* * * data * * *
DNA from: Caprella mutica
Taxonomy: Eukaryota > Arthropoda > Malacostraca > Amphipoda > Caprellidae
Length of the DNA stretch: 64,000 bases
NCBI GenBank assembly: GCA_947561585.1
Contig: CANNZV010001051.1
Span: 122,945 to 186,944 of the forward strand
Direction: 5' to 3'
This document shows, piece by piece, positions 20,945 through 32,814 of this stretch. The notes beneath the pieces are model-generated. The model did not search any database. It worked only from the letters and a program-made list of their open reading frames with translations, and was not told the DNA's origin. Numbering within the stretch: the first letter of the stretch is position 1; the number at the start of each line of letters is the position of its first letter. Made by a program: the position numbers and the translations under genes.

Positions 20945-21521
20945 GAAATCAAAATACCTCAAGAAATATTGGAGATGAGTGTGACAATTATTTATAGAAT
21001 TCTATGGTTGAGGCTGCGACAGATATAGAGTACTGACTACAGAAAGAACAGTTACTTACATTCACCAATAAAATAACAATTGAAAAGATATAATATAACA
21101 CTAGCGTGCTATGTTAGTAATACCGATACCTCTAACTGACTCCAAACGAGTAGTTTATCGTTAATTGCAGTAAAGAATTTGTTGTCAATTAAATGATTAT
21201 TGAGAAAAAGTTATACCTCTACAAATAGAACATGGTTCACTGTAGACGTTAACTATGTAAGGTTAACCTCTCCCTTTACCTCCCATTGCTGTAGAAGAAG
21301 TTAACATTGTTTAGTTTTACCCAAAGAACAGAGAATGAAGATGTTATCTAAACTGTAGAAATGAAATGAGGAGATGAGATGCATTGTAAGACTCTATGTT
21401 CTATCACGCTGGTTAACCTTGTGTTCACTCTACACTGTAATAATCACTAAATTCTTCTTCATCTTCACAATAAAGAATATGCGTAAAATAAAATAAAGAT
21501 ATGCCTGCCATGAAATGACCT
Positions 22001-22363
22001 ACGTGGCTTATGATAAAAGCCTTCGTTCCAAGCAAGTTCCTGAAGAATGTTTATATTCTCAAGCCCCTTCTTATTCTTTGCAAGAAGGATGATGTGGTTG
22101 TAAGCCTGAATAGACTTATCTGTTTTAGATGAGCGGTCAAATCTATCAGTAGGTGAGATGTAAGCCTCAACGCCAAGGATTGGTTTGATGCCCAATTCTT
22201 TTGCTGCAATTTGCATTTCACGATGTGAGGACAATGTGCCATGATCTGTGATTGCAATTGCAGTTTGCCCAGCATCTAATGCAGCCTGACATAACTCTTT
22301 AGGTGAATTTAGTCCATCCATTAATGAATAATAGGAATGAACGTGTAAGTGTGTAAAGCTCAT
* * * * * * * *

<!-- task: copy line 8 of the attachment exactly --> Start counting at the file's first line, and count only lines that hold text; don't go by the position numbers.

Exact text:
This document shows, piece by piece, positions 20,945 through 32,814 of this stretch. The notes beneath the pieces are model-generated. The model did not search any database. It worked only from the letters and a program-made list of their open reading frames with translations, and was not told the DNA's origin. Numbering within the stretch: the first letter of the stretch is position 1; the number at the start of each line of letters is the position of its first letter. Made by a program: the position numbers and the translations under genes.